Mayor Bill de Blasio’s two-pronged plan to create more affordable housing cleared the City Council’s land use committee Thursday, with the proposal now set for a vote before the full body next week.
The land use committee voted 15-2, with one abstention, to approve the mayor’s Mandatory Inclusionary Housing and Zoning for Quality and Affordability proposals, which are expected to more strictly enforce affordable housing requirements and easy zoning codes to enable affordable development.
The committee’s chair, Council member David Greenfield, described the mayor’s initiatives as “literally the best affordable housing plan of any city in the United States of America,” and read aloud a seven-page letter, from de Blasio to Council Speaker Melissa Mark-Viverito, outlining changes to the proposal secured during talks with the City Council.
The likely passage of both measures represents a shift from the widespread opposition seen across the city over the past several months, when the proposals met significant, nonbinding opposition from most of New York’s 59 community boards and five borough boards, according to Politico.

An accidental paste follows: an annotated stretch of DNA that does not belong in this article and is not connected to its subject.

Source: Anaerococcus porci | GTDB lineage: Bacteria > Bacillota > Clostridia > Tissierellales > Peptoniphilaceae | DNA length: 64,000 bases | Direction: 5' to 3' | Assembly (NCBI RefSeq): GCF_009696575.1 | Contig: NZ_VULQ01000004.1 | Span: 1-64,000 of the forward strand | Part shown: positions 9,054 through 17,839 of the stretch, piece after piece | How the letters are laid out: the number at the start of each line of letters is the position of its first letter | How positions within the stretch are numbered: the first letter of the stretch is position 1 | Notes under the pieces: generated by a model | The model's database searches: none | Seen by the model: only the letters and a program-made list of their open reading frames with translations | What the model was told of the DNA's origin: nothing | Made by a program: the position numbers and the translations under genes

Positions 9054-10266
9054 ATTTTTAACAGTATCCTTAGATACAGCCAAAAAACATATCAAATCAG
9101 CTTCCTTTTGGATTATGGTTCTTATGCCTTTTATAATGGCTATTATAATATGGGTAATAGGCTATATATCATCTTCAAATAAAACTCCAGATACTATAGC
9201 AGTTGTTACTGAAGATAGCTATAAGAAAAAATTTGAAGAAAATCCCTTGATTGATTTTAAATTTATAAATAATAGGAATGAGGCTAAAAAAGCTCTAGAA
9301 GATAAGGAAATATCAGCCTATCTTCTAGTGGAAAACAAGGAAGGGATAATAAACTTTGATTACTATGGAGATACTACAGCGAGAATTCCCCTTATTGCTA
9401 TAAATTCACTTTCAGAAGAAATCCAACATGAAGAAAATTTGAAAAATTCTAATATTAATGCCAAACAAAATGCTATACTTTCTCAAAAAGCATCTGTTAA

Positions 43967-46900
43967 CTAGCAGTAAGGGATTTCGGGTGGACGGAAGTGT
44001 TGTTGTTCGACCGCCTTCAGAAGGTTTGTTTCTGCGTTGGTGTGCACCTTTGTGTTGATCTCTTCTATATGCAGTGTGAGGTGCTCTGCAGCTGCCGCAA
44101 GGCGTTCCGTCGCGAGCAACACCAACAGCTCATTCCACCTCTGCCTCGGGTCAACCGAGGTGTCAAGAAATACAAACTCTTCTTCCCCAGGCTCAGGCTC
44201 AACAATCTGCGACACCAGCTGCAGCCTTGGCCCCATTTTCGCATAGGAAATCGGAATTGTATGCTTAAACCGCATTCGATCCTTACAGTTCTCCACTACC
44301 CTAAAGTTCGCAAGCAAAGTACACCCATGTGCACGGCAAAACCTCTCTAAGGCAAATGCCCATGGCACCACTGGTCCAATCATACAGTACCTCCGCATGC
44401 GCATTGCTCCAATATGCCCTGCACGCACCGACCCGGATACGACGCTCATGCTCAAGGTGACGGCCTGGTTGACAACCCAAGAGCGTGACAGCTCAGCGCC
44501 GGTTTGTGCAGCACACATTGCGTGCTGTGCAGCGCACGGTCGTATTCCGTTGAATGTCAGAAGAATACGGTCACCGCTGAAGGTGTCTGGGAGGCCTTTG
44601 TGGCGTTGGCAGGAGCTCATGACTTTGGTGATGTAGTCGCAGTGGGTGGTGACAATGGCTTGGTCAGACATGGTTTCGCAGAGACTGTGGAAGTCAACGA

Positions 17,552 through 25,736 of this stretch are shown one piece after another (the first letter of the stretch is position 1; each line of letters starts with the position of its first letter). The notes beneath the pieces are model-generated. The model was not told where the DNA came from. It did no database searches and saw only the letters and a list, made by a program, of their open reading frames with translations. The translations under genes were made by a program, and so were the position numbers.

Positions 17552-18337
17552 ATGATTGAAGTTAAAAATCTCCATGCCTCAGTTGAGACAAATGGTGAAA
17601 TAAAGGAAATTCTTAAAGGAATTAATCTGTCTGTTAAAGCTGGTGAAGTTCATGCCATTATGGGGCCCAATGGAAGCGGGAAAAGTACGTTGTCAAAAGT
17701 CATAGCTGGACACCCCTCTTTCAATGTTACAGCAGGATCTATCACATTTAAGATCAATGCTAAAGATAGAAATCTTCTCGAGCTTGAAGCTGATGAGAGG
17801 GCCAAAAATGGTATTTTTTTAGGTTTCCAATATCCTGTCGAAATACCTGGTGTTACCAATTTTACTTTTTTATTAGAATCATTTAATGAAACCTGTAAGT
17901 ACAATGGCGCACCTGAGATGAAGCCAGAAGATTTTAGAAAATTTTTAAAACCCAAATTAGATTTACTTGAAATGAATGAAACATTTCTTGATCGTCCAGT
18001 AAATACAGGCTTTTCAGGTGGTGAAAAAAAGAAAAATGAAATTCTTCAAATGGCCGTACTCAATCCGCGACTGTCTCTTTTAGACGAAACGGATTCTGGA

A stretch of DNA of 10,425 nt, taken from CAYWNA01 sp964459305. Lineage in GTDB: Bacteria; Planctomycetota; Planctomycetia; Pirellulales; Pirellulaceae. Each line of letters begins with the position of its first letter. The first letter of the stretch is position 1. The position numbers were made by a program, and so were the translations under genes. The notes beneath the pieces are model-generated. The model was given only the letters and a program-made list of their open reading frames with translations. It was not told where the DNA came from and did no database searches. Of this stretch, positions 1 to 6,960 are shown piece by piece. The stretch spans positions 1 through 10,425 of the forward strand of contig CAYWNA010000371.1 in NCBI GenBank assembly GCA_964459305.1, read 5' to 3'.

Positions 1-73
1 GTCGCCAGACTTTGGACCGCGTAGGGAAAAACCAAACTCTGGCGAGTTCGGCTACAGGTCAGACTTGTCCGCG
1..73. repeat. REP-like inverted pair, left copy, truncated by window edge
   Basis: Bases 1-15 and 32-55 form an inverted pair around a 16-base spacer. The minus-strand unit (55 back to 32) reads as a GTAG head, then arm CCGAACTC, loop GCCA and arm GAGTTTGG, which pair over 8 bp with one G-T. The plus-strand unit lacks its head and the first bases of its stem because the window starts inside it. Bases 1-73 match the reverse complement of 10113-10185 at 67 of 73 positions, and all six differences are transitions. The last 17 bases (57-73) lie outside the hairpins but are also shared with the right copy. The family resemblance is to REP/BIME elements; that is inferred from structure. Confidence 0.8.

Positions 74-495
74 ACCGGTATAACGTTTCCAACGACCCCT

But the mayor and his team worked to mobilize support for both Mandatory Inclusionary Housing and Zoning for Quality and Affordability, running ads and engaging in talks with council members. The talks ended up altering de Blasio’s original plan significantly but ended in the two sides reaching a deal this week, according to the website.
Mandatory Inclusionary Housing was changed to now require more low-income housing from developers: instead of three options for developer subsidies, the council introduced a fourth option targeting families of three making around $31,000 a year. [Politico] – Rey Mashayekhi